National Novel Writing Month (NaNoWriMo) occurs every November. Since 2011, I have participated four times with my sixth grade students. While my goal was always 50,000 words, going along with the adult site, my students set their own goals with NaNoWriMo’s Young Writers Program. When they finished editing their novels in December, I published an anthology of their work. Every year it was worth it to see the look on their faces when they held a real book in their hands with something they wrote.
Each November, hundreds of thousands of writers buckle down and write. Not all of them finish novels, but they all make great headway. Hundreds of NaNoWriMo novels have been traditionally published. They include Sara Gruen’s Water for Elephants, Erin Morgenstern’s The Night Circus, Hugh Howey’s Wool, Rainbow Rowell’s Fangirl, Jason Hough’s The Darwin Elevator, and Marissa Meyer’s Cinder. Others, like mine, were self published after many months of editing. NaNoWriMo isn’t a factory for finished novels. It’s a way to break the creative block and get words flowing. The shaping of the story can take place later.
NaNoWriMo’s website offers a place for novelists to gather and encourage each other. Pep talks from successful authors like Gene Luen Yang, John Green, and Veronica Roth also encourage Wrimos, as we are called. It’s all about pumping out the words. Editing and revising can come later! Judgements like “It’s not good enough” can come later! Right now it’s about freeing the words from the mind.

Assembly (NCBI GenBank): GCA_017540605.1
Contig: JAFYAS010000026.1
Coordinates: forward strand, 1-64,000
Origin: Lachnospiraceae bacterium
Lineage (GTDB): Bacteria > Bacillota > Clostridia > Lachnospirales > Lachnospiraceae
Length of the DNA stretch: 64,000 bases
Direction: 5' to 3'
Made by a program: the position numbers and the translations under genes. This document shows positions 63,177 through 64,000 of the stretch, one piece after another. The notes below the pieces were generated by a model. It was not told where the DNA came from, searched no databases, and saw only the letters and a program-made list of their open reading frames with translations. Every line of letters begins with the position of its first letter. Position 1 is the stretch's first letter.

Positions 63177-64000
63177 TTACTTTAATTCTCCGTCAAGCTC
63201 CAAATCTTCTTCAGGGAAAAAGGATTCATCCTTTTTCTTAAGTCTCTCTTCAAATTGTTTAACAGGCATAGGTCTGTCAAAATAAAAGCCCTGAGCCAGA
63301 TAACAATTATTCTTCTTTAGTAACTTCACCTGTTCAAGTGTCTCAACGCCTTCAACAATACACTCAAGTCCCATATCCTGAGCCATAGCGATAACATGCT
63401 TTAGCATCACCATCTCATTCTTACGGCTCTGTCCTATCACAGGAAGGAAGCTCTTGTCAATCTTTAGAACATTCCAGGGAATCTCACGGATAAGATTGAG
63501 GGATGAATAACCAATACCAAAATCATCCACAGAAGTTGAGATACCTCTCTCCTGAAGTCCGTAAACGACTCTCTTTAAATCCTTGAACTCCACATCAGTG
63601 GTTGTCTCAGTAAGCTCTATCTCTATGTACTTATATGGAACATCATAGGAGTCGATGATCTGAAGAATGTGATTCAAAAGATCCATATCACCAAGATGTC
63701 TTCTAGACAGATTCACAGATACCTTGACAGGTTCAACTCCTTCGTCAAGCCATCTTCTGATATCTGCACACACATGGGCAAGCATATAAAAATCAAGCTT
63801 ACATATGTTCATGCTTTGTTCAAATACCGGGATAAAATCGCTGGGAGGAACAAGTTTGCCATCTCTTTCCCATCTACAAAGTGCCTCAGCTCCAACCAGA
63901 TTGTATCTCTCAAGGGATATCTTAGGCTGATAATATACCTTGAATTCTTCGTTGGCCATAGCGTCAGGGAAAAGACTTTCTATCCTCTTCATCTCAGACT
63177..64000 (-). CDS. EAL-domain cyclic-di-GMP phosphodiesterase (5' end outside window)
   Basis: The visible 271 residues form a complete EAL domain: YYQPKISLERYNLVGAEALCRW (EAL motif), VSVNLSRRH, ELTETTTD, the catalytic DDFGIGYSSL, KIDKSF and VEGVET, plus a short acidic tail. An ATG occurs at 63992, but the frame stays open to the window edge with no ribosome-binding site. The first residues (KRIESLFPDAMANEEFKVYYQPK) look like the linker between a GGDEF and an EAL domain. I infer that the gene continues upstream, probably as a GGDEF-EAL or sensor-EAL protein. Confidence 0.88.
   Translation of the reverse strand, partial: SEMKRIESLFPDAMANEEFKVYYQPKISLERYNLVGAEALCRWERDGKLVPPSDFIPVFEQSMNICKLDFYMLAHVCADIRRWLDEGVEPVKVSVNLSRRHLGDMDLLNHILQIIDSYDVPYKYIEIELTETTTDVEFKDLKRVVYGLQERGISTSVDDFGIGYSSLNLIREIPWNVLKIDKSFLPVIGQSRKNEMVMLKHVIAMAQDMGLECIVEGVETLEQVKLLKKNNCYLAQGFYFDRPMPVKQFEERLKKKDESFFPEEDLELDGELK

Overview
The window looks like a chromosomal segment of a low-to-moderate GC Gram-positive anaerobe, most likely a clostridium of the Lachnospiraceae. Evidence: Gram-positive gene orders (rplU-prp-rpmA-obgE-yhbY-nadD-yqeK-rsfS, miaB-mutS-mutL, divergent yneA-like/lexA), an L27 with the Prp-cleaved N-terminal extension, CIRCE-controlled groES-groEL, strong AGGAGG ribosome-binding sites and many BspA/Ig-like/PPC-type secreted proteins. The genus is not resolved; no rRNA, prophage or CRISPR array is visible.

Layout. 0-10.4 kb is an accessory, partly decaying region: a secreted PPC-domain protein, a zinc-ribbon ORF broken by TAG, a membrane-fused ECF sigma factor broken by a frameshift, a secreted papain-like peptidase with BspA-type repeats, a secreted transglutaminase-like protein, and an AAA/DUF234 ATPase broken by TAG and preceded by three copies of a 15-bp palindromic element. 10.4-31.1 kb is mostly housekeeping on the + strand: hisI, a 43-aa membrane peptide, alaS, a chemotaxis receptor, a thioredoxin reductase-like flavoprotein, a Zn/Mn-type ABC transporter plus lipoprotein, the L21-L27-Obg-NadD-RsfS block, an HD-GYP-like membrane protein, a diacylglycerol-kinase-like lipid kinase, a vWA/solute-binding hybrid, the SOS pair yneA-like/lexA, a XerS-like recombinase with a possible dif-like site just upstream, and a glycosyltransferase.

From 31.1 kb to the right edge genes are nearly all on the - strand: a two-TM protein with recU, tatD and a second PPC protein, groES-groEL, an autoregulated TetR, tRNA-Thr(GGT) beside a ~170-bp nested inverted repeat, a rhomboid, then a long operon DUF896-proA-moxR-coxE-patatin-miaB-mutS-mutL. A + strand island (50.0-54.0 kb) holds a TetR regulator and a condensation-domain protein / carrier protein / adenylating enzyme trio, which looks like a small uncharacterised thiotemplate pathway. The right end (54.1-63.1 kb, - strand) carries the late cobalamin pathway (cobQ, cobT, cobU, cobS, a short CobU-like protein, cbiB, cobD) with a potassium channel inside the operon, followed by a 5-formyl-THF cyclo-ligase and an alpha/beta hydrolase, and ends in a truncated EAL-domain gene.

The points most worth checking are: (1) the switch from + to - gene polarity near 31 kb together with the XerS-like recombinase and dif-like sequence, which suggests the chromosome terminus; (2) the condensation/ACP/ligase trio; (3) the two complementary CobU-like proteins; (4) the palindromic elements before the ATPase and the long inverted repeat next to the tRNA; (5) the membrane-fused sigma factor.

It’s empowering to write a novel in a month. Whether it goes on to become a bestseller or is just for you, it’s something to be proud of. I’ve completed 50,000 words every time I participated in NaNoWriMo, except once. One year my carpal tunnel was so bad I just couldn’t type enough. Spoken word programs are frustrating in their slowness. Now, though, the carpal tunnel is under control.
This year, my goal is to finish the first draft of my current novel in progress. I should be able to do that with 50,000 words. If I can’t, the novel will need a lot of trimming since I’m already, before November, at over 40,000 words. I have a rough outline of what I want to do with the story, and on November 1 I wrote my first 1,667 words. Off to a good start!
If you’re participating in NaNoWriMo this month, and would like to friend me on the site, I’m L Ulleseit. Let’s encourage each other to write a novel!